How to Catch an Elusive Earl (Romancing the Rake 2)

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His mouth pressed into a hard line but he stepped back, holding out his elbow. “Should we keep searching the beach?”
“I don’t think so.” She slid her hand into the crook, digging her fingers into hard muscles. “I checked our hideout in the rocks. It’s the one place Mittens might go on the beach. She wasn’t there.”
“Hideout?” he asked. “How interesting.”
She grinned then. “It is actually. Sheltered by the wind, hidden from view. Ophelia and His Grace had a picnic there last night. It’s why they didn’t attend dinner.”
“Picnic?” His brows went up. “Alone?”
Adrianna gave him a sparkling grin. “Papa thought she was in bed with a headache. But the Duke of Rathmore wished to propose and give Ophelia her romantic fantasy while he did so.” Adrianna let out a soft sigh.
A muscle ticked in his jaw. “Rathmore is good. I’ll give him that. How far is the spot from here?”
“Not more than five minutes, but you’ll never make your boat if we go there.”
He grimaced. “To the path then.” And then they began walking toward the steep path that wound up the rockface to their home and the village.
Silence settled between them as they began picking their way up the path of the rocky cliff. She’d done the climb a thousand or more times in her life, but she had to confess, this particular time, she liked the hand that came to her waist often as she went.
Finally reaching the top, she looked back down at the beach where they’d just stood. “Thank you for that kiss,” she said, still staring below. She was surprised at her own sincerity but she’d meant the words. Adrianna had dreamed of that kiss all night and the reality had been so much better. “I’ll remember it for the rest of my life.” And that was the honest truth. It had been beautiful. Absolutely perfect.
“You’re welcome.” He brushed her cheek with his hand again. “It’s the part I’ve always been good at. I’m glad I gave you the experience you hoped for.”
Something in his words held an unexpected sadness and she looked at him then, noting the dark blue of his now-crinkled eyes. “The part you’ve always—” But she stopped. Cocking her head, she heard the soft meow of what sounded like a kitten. “Did you hear that?”
He looked to the side, training his ear toward the sound as another meow called from the rocks. “Is that a cat?”
“Drat,” she muttered, stepping closer to the rock face. “It must be in one of those clusters of rocks.” And she pointed to a group that was about a third of the way down the cliff. The rock cluster had a narrow ledge to access it. She’d safely traversed the path a number of times and knew all the footings, but it had been a long time since she’d attempted the task. It wasn’t the safest. “The wind is carrying the sound up to us.”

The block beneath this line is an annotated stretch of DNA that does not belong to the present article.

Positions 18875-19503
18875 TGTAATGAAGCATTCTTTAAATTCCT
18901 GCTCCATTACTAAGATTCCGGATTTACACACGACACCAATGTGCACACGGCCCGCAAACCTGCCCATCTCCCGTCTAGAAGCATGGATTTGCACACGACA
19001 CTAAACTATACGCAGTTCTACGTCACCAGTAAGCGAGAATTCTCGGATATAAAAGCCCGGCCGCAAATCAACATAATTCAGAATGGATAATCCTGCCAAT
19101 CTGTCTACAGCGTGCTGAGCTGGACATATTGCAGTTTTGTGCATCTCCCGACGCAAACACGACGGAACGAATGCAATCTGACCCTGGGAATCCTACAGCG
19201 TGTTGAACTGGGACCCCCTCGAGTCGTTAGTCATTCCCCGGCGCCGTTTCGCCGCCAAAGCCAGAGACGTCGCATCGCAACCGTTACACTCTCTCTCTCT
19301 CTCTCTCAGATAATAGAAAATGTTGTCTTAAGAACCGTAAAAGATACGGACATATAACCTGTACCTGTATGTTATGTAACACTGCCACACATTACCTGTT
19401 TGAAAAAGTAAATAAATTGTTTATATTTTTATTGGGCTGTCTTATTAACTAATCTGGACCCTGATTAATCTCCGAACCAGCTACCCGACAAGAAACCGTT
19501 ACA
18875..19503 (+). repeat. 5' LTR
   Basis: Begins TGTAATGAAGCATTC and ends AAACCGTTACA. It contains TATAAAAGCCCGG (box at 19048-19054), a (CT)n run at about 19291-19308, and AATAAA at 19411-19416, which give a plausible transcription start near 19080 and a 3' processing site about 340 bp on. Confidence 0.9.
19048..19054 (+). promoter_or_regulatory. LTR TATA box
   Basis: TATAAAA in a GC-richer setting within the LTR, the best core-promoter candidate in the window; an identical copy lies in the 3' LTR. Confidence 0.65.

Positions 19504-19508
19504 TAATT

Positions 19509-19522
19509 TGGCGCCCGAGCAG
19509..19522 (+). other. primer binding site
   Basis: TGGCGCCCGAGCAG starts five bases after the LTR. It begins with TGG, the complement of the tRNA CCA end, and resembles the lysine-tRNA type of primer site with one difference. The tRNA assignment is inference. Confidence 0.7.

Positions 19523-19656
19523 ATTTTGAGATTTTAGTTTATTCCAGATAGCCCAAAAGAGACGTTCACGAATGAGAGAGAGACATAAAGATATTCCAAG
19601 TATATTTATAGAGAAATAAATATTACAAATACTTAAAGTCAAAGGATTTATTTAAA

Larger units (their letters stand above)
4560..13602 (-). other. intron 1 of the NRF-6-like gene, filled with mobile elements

He shook his head. “You’ve got to be kidding me. We’ll never get the cats there.”
But she started back down toward the ledge, jumping over rocks as she nimbly traversed the path. “I’ve been to that cluster more times than I care to admit. You go. Get on your boat, my lord. I’ll be fine.”
“First of all, my name is Luke.” He crossed his arms as she stopped to look up at him again.
“Luke?” She held her skirts in her hands, lifted them so that she might see her feet as she moved.
“Lucas,” he gritted out, starting to follow her as she continued down the path. “But my older brother came up with the nickname, Luke, and I always preferred it.”
Adrianna stopped, pivoting toward him. “Older brother? But you hold the title?”
His jaw hardened. “For the past two years.”
Her skirts dropped into place and suddenly she wasn’t moving down the path any longer but toward him. Without a word, she reached out her hand and he slipped her fingers into his. His long fingers were large and strong, but he clearly needed comfort now. “I’m so sorry, Luke. How terrible to have lost your brother.”
Chapter Seven
Luke stared at Adrianna’s beautiful face, from her large blue eyes, to her perfect little nose, to those delightfully pouty lips, all her features etched in sympathy. Other than the solicitor, not one person had uttered those words to him.
In defense of his friends, he hadn’t spoken of it to anyone. The only other person he’d discussed Marcus’s death with was his former lover and his brother’s wife, Miranda. Worst conversation of his life. “Thank you,” he bit out, turning away from her as he let go of her hand and moved around her to reach the outcropping of rocks. The meowing grew louder and he was more certain that was where the cats were.
“How did it happen?” she asked, falling in step behind him. “Watch your step there, those rocks are loose.”
“Disease of the lung,” he answered, not looking at Adrianna. She’d surely see the pain still tightening his features.
“Obviously your father is gone. Mother?” she asked, easily keeping up with him on the narrow ledge that led to the outcropping. The woman was part mountain goat.
“Also deceased,” he answered tightly. “The only family I have is one sister-in-law who I—” He didn’t finish. Was he actually considering telling her about Miranda?